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How to update your last will and testament

Life happens, and when it does, your estate planning documents may no longer apply. An out-of-date will may be worse than no will at all, in some cases. 

Fortunately, making updates to your estate plan does not have to be difficult.

Revoking your will

If your life has changed significantly, you may want to scrap the old will and start fresh. That is not necessarily to say you should destroy the first will. You may want to, but if you go this route, it is a good idea to do it in front of the people who serve as witnesses to your new will.

On the other hand, some legal professionals advise keeping the old will, particularly if there are many provisions that are the same as or similar to those in the new will. This may provide evidence that no one unduly influenced you, and that you were of sound mind when you created the new one.

Whether or not you destroy the old will, the new will should have a clause stating that you had an earlier will and are revoking that one.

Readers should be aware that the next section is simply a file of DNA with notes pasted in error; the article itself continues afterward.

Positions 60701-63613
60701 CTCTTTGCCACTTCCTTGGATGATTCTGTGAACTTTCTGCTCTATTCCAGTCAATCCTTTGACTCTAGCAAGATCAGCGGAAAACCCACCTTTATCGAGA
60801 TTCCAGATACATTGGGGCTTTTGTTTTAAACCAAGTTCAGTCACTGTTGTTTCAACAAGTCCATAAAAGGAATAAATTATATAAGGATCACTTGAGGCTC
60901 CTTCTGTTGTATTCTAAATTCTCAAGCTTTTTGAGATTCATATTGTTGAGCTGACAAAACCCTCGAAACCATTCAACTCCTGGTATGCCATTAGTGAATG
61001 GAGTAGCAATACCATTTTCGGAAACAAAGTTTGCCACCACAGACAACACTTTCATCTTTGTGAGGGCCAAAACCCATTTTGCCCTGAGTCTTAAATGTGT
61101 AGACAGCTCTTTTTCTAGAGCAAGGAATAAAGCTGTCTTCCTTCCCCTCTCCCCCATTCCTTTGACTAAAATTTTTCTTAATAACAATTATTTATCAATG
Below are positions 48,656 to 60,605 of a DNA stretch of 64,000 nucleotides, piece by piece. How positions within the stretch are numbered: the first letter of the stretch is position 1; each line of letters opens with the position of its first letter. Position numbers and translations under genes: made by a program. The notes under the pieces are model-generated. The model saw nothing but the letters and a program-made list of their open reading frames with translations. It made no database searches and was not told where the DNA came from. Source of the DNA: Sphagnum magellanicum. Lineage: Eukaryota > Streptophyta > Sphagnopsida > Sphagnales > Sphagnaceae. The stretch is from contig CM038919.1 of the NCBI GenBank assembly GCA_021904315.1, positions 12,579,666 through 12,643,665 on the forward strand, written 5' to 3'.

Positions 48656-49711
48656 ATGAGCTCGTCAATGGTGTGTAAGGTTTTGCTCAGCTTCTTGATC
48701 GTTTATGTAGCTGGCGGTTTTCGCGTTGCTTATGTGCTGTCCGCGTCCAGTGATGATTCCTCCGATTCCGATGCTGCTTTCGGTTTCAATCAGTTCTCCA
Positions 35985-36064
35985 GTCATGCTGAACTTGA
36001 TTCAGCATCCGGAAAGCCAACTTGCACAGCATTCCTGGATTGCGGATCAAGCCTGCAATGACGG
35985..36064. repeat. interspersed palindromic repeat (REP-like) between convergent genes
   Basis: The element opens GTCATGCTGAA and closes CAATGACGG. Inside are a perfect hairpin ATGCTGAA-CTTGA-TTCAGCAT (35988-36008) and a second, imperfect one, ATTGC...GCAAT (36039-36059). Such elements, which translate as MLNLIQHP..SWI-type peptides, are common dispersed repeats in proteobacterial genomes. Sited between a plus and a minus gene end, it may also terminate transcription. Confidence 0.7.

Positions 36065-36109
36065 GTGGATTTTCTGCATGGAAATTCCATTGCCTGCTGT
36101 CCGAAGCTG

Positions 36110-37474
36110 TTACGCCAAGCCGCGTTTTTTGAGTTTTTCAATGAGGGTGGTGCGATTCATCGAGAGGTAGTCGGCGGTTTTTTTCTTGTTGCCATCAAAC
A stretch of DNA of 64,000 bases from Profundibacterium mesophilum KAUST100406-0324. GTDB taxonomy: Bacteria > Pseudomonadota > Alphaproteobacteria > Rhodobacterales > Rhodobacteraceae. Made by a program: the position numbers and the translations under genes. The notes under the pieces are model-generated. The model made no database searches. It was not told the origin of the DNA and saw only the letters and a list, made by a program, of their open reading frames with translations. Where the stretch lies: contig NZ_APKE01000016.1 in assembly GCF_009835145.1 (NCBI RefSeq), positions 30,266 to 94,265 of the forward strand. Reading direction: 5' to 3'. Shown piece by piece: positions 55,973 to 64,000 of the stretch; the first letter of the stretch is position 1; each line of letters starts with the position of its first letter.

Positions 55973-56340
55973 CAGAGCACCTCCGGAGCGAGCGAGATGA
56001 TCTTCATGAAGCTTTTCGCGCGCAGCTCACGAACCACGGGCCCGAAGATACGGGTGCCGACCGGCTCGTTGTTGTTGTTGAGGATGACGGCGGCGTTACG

Amending your will

You may not want to rewrite the whole will if there are only minor changes. Instead, you may want to add a codicil or make an amendment. This process is just as formal as creating a will: You and two witnesses must sign and date it. Keep the codicil with the will so that, when you die, it is obvious to the probate court and your executor that you created the codicil after you created the will.

To prevent the need to add a codicil every time you have a change in your life, such as in the case of selling a vehicle and purchasing a new one, you can include a clause addressing the change. For example, if you want to leave your vehicle to your nephew, but you traded that particular car in for another, you may state you are entitling your nephew to the vehicle in your possession at the time of your death. By including this language, you avoid the need to revisit your estate plan every time you make a new purchase.

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